The Bartlett Development Planning Unit


Jessie Kirk

Jessie Kirk (2012-2013): Policy and Research Officer (Graduate Scheme), DFID

Jessie Kirk

Q: What initially sparked your interest in the DAP programme? What was your prior experience with development, if any, and what did you hope to achieve by participating in the course?

A: I was working at the British Red Cross in Major Donor Fundraising and was really interested in taking a bit of a career shift into policy or research. I had a strong academic interest in international development and knew I was likely to need a masters to work in policy and research. A friend then recommended the DAP programme and particularly the practical field component of the course– and that was that!

In terms of my background, I graduated in 2009 in English literature – where I was particularly interested in Indian literature. After graduating I then accepted a 6-month volunteer placement in Tamil Nadu, India with a local NGO through the UK youth-led charity Development in Action (DiA). There I taught English as a foreign language and ran a small health education programme. On returning to the UK, I joined the British Red Cross. I also volunteered in my spare time on the youth management committee for Development in Action.  

Q: What was your favourite aspect or feature of the DAP course? What was your favourite module or subject?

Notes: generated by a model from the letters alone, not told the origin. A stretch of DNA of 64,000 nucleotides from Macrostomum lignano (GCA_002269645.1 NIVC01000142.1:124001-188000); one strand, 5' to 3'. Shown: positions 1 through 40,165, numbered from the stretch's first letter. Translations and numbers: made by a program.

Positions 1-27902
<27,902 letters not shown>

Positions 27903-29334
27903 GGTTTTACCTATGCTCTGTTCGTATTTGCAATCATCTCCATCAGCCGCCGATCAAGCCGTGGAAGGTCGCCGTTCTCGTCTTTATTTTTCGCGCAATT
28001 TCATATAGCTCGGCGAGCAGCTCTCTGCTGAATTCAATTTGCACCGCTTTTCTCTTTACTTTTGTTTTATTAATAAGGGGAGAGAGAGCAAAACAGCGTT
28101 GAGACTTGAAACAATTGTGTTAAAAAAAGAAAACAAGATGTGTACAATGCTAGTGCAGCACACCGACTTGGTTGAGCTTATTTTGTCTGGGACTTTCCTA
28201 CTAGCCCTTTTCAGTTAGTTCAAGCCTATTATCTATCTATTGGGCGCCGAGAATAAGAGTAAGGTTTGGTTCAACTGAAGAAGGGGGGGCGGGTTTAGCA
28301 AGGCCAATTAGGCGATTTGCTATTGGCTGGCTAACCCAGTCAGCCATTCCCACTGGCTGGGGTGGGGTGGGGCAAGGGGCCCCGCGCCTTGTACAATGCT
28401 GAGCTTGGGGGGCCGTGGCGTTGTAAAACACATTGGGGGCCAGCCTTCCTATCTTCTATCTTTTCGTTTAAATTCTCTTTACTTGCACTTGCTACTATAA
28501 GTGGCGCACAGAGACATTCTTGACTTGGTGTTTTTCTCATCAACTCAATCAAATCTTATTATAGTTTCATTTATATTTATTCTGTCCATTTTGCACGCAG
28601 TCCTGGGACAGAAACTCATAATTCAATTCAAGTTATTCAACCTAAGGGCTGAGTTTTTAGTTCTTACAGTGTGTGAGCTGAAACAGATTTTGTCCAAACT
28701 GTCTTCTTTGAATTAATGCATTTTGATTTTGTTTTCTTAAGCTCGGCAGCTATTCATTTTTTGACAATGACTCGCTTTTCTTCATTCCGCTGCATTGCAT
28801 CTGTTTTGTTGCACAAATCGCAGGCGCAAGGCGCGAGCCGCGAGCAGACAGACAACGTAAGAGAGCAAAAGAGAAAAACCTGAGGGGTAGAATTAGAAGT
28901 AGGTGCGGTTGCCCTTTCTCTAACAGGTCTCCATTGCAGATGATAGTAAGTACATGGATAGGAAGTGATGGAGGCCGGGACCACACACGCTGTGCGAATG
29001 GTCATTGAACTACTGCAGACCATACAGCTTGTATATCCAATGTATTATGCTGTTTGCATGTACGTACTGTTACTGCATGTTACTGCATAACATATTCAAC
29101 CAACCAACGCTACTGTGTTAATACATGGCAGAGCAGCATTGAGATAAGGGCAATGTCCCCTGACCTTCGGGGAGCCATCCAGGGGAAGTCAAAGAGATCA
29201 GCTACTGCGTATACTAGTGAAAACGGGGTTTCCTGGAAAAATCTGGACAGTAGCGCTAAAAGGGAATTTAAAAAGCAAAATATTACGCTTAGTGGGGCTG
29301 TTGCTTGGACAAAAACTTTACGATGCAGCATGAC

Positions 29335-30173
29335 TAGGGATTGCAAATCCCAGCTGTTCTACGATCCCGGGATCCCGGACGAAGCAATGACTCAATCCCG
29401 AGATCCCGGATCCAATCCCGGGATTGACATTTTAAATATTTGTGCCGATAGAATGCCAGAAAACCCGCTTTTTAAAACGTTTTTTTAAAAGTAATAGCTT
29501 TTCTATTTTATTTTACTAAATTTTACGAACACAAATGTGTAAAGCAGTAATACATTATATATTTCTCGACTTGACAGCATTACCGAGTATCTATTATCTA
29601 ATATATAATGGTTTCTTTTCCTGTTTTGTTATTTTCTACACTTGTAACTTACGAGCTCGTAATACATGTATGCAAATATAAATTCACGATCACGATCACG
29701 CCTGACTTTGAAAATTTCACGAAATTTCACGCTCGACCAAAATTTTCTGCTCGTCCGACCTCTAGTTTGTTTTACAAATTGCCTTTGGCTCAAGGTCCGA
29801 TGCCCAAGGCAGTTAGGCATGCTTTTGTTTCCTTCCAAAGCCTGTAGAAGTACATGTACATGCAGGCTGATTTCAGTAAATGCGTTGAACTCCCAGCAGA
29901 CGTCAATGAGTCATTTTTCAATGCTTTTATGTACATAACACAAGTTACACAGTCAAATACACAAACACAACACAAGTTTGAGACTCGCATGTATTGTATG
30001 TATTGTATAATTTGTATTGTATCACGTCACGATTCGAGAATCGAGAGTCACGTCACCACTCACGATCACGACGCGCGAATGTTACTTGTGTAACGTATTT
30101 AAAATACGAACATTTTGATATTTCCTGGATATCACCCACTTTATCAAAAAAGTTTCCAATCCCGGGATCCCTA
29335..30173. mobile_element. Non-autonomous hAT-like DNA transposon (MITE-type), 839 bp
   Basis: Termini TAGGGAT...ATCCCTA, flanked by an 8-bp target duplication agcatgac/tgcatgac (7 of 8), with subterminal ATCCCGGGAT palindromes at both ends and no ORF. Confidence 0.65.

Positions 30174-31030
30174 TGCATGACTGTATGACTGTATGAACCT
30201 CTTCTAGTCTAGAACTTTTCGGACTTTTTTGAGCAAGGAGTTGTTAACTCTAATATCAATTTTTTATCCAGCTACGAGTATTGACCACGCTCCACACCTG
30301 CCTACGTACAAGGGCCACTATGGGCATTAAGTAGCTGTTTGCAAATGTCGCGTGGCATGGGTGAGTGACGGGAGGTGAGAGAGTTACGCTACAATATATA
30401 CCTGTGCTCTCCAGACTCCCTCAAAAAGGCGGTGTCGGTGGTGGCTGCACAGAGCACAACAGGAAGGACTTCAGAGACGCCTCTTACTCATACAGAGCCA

A: The DAP programme has a number of strengths. Firstly, it covers a wide breadth of international development issues from humanitarian to urban planning to food systems. Secondly, within this broad scope there is an opportunity to specialise and narrow your focus. I took the Gender Policy and Planning module and focused much of my work around my academic interest in gender and development. Others focused on sustainable development or took a particular geographic focus. Thirdly, it provided an excellent overview of the history and political economy of international development. Since leaving UCL, I’ve realised how important it is to have an in depth understanding of the politics of aid. And of course the fieldtrip and research project in Ethiopia was a massive highlight!

Q: How has your career developed since completing the course? Where have you been working since graduation, and how did you get into that role? How has the course prepared you for your current career?

A: I found that DAP gave me a really in-depth academic grounding in international development, and any good employer will value that. I actually spoke a lot about my research in my last interview. After graduating from the programme, I joined DFID through the graduate development scheme. I currently work in the research and evidence division and have completed secondments in a number of different policy and programme teams across the organisation.

Q: Do you have any words of advice for current or prospective students?

A: 1) The course is a great opportunity to really find out what interests you most. It’s such a valuable experience but hard work – so really focusing your essays and dissertation on an area that interests you will help motivate you! 2) Attend lots of events, debates, talks etc on interesting topics – I often found these gave a great synthesis of the literature or introduced me to new interesting issues. 3) Get lots of advice and tips from the professors and staff (both essay-wise and job-wise)!